Posted by Scott
Stumbled onto this interesting find while putting together the CN logo post. The CN Turbotrain was a high-speed train build in the late 1960’s. Really interesting lines and I loving the paint on these. I think that last one (B&W) is some earlier version or prototype.
15 Comments Leave A Comment
phetens says:October 5, 2011 at 11:05 am
Last one has the National Rail logo (British) so might be a 125 prototype.
PS. I’m not a train spotter.
Blo says:October 5, 2011 at 12:25 pm
Last one looks like the french TGV.
Should be after the ’60s, likely ’70s.
The design is clearly sharper than the turbotrain’s.
PS. I’m not a train spotter. :)
Joe Hallock says:October 5, 2011 at 1:05 pm
Here’s a video showing off the interior – which is awesome. http://www.youtube.com/watch?v=vhlh7JJVc50
DESIGN + CONQUER says:October 5, 2011 at 1:34 pm
Very cool! No beg-to-differ needed. Great reference pics.
Matt says:October 5, 2011 at 4:41 pm
The last one is British Rail’s APT (Advanced Passenger Train), which only ever got to prototype stage…
Aimy says:October 5, 2011 at 8:22 pm
These are from the 60s? They look so cool! Way better than the tin cans we have here in Sydney, which are from the 70s/80s…
DaveVSDave says:October 5, 2011 at 10:12 pm
Propeller trains were a really interesting idea explored in the early part of the 20th century, like George Bennie’s “Railplane”: http://en.wikipedia.org/wiki/File:The_George_Bennie_Railplane_System_of_Transport_poster,_1929.png
and the German Schienenzeppelin: http://en.wikipedia.org/wiki/Schienenzeppelin
DaveVSDave says:October 5, 2011 at 10:15 pm
Looks like the 1st link is messed up, here’s a better one: http://hu.wikipedia.org/wiki/Bennie_Railplane
Owen says:October 5, 2011 at 10:25 pm
Living in Canada my whole life, and I’ve never seen these pictures… what an amazing looking piece of engineering.
David says:October 5, 2011 at 11:10 pm
Yay, Canadian Railway Logos ! I also like the
GO Transit Logo: http://en.wikipedia.org/wiki/GO_Transit
and the VIA Railway one (shown in a couple of the photos) :
which is just a brilliant verbal pictogram of switching tracks
Littlepixel says:October 6, 2011 at 4:21 pm
Train nerd of yore here. Love the CN TurboTrains™ I think I’d seen them before and thought they were Japanese Bullet trains.
Last one is indeed the UK ‘A.P.T.’ prototype – which in fact did get developed into a full service tilting train in the early eighties – except it was fraught with problems (the tilt made people feel sick for one) and pulled almost as soon as it was introduced.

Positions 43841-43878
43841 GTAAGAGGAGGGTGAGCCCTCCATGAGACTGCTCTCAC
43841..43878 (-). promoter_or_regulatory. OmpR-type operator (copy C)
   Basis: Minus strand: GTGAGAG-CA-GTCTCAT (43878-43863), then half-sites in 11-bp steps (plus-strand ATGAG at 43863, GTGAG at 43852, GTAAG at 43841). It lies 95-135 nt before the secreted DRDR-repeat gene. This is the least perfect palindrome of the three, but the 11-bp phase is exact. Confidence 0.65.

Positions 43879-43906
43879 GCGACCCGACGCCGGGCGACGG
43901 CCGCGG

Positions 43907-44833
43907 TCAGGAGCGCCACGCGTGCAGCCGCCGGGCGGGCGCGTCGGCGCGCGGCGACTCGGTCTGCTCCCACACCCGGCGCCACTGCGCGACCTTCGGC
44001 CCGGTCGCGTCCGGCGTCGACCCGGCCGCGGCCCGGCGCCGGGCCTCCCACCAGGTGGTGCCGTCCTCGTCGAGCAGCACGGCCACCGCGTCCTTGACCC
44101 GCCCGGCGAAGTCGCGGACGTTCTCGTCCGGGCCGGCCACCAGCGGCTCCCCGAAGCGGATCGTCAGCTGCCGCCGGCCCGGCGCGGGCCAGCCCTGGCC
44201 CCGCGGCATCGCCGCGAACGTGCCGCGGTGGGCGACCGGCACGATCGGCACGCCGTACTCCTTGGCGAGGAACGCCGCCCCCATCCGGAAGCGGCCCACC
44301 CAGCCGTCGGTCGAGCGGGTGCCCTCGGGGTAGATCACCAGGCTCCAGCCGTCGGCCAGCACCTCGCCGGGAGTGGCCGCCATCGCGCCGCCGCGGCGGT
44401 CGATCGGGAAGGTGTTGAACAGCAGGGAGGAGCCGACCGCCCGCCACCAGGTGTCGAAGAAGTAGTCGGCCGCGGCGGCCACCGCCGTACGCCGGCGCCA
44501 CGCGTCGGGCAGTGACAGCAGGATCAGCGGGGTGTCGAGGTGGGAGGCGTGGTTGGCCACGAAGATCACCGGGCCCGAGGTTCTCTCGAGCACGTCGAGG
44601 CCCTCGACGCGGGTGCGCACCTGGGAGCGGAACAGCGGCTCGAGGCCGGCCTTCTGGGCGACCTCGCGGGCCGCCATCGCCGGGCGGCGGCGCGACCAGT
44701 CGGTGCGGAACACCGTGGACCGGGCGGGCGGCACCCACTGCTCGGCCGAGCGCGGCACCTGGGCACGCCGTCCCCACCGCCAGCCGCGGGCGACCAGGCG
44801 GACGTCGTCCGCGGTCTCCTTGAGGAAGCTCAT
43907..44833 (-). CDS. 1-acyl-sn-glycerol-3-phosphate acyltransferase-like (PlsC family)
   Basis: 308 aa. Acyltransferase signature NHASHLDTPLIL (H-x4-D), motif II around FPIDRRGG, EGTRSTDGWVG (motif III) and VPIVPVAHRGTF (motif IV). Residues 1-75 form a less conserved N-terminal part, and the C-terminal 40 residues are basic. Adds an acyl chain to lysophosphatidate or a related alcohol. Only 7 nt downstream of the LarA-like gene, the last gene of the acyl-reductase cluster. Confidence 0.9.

Ironically the Brits sold the technology to the italians who refined it and sold it back to Virgin trains in the UK on their ‘Pendolino’ trains
The non-prototype also looked cool, though not nearly as futuristic:
Full APT info for anyone that cares… (Really? No-one? :)
Littlepixel says:October 6, 2011 at 4:25 pm
Links no working in last post (or are they denied?
Chris says:October 13, 2011 at 9:06 am
The last B/W picture of the turbo train was the English version trialled in the 1970’s. It was the forerunner of the HST. It’s sister train was the APT which was electric powered.
Justin says:October 31, 2011 at 10:04 am
Scott, you’d probably enjoy this:
Great visuals of the Train.
EMDX says:January 13, 2012 at 8:09 am
The last picture is of British Rail’s APT-E (Advanced Passenger Train – Experimental) prototype, a turbine-powered tilt-train.
It eventually led to an electrified version which, interestingly, had the locomotive in the middle of the train (so it had no cab and looked like a baggage car).
The CN turbo was moderately successful; after several years of teething problems, it ran daily between Montréal and Toronto. Designed for 200 km/h, it was restricted to 160 because of the signalling system which was not upgraded. Also in question is the dubious wisdom of running such fast trains on a 500 km-long line which has 300 grade crossing (many of them not even protected by gates), and indeed, on it’s inaugural run, it hit a truck at a crossing.
Turbo’s ride quality was poor thanks to the passive “pendulum” suspension that rocked in the curves. At each extremity was a dome car right next to the control cabs; on one end, a second class lounge was installed, and on the other end, 8 first-class passenger could enjoy the ride right next to the train engineer.
But Turbo was doomed by it’s oddballness; it was an unmodifiable articulated trainset (just like the wildly successful TGVs) which could not be lengthened or shortened to suit demand, a concept that did not jive well with the operating practices of the time, so it was eventually replaced by much more conventional LRC tilt-trains in the early 1980’s. (The LRC is the first successful tilt train to enter widescale service).